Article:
FIG. 6 shows the charging method according to the first through third embodiments of the present invention. According to the charging method of the present invention, the total electric power consumed in the housing 100 is limited. In this example, the total electric power consumed in the housing 100 equals a sum of the electric power Q consumed by the system load 521 and the electric power R consumed by the charging circuit 101. Therefore, if the electric power Q consumed by the system load 521 becomes low, then the electric power that the charging circuit 101 can increases correspondingly. The charging circuit 101 consumes more electric power when it charges the battery 513 with larger current.

While the charging circuit 101 is charging the battery 513, the electric power S supplied from the AC adapter 501 to the housing 100 can be larger than the allowable dissipation of the housing 100. However, the electric power used to charge the battery 513 does not generate heat. Accordingly, there occurs no problems of heat generation according to the present invention if the total electric power P consumed in the housing 100 is controlled not to exceed the allowable dissipation of the housing 100.

Thus, since the charging circuit according to the present invention operates while monitoring the total electric power consumed in the housing 100, the amount of the generated heat from the housing 100 is limited. As a result, the thermal design of the housing 100 can be easily prepared. The allowable dissipation of the housing 100 can be, for example, made to match the maximum value of the electric power consumed by the system load 521.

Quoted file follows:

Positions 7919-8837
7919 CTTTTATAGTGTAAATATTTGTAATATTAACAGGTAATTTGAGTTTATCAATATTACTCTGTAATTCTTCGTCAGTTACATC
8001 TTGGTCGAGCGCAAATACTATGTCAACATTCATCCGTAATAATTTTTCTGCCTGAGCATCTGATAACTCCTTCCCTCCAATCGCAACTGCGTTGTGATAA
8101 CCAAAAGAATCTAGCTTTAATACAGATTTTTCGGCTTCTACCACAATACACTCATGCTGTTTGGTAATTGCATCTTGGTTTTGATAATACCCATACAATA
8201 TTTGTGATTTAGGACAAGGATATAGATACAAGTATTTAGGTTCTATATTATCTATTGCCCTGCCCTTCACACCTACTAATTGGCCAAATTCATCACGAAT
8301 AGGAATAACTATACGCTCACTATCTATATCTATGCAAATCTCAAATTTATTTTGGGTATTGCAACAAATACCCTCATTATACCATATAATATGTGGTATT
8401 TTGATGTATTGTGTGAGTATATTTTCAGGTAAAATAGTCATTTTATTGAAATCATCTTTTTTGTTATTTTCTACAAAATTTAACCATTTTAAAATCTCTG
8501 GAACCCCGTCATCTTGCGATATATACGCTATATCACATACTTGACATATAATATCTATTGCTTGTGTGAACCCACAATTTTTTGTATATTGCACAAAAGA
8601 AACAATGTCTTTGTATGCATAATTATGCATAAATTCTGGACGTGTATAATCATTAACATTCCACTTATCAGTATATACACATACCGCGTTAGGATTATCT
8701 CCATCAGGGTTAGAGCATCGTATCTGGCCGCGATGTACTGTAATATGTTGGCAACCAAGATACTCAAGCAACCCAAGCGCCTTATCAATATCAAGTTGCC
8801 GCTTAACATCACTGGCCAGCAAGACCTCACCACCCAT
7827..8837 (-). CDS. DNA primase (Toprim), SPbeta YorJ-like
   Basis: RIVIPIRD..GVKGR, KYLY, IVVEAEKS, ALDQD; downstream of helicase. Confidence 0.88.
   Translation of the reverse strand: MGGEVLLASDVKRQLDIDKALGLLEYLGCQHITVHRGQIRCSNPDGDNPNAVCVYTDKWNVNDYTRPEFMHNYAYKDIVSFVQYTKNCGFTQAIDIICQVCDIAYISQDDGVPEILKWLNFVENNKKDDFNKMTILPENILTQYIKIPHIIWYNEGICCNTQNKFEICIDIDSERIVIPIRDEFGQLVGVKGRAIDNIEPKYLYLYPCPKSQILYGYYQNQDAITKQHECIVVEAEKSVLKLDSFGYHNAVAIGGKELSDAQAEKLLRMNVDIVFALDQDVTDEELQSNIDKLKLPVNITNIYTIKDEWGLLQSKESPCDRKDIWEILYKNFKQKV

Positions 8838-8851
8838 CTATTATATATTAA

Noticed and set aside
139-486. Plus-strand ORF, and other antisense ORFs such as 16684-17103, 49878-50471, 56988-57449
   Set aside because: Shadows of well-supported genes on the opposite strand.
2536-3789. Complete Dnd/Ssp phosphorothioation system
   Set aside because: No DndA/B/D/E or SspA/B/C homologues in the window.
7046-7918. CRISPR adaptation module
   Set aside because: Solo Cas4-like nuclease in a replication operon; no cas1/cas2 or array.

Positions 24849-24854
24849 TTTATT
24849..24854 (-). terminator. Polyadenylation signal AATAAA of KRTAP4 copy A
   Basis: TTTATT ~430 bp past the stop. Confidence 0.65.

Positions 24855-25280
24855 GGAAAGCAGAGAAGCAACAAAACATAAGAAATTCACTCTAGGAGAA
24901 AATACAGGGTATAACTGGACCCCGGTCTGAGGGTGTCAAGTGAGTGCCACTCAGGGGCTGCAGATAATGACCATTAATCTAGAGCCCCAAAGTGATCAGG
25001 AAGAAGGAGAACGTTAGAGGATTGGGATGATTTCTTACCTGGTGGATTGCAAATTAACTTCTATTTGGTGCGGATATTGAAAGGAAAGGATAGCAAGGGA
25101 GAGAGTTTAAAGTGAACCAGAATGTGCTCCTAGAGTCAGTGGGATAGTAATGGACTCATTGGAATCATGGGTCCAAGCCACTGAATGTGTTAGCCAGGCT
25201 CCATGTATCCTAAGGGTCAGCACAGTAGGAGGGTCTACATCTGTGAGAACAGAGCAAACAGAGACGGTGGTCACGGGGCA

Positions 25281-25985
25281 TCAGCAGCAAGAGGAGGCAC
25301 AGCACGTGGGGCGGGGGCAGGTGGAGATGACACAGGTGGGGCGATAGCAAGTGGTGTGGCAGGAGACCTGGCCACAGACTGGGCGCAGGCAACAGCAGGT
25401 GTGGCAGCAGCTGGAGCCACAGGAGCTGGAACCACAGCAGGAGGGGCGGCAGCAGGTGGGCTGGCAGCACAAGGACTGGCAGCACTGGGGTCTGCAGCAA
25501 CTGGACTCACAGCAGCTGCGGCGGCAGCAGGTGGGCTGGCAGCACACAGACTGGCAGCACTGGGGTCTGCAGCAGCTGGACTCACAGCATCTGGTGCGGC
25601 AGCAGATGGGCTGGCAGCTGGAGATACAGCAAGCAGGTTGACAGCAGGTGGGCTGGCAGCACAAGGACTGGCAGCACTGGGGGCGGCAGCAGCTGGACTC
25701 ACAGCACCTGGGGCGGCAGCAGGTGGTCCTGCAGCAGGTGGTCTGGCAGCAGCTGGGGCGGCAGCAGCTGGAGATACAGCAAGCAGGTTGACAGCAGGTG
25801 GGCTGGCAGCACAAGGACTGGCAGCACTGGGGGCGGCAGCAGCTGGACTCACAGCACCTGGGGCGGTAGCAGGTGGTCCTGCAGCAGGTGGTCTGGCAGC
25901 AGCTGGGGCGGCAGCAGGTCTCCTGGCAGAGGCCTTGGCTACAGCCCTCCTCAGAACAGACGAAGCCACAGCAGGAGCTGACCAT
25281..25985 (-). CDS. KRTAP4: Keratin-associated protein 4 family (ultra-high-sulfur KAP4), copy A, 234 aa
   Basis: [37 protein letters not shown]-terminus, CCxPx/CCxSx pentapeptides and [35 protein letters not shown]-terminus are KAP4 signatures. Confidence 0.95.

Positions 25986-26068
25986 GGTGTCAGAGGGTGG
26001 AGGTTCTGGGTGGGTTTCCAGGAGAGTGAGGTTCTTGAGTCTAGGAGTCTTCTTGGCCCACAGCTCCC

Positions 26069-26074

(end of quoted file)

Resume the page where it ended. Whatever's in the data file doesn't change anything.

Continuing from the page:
On the other hand, since the conventional charging circuit operates while monitoring the electric power input from the AC adapter 501 to a housing 500, the charging operation can be optimized for the allowable output power of the AC adapter, but the charging operation cannot be optimized for the allowable dissipation of the housing. Accordingly, it has conventionally been hard to estimate the total amount of generated heat. Therefore, the housing can be unnecessarily large to obtain a margin, or there may be the excess number of parts for radiation, thereby increasing the cost.

FIG. 7 is a block diagram of the charging circuit and the peripheral circuits according to the present invention. In FIG. 7, the charging circuit operates according to the charging method of the third embodiment.

The charging circuit 101 is, in this example, a DC/DC converter operating in the PWM method. The charging circuit 101 is described below by referring to FIG. 8.

The switches M1 and M2 are alternately turned on and turned off depending on the state of a flipflop 113. While the switch M1 is in the ON state, the electric current flowing through a inductor L increases (ramps up). While the switch M1 is in the OFF state, the electric current flowing through the inductor L decreases (ramps down). Then, the output voltage Vb can be obtained by smoothing the voltage generated by that electric current. The output voltage Vb is a charging voltage for use in charging the battery 513.

An amplifier 111 outputs an instruction value signal Vcnt by amplifying an error between a predetermined reference voltage Vref and an output voltage Vb. The comparator 112 compares the instruction value signal Vcnt with a inductor current signal Vsense, and outputs a reset signal when the inductor current signal Vsense is larger. The inductor current signal Vsense indicates an electric current flowing through a inductor L, and is obtained as a voltage drop at the resistor Rs1. Therefore, the reset signal is generated when the inductor current exceeds an instruction value determined by the output voltage Vb.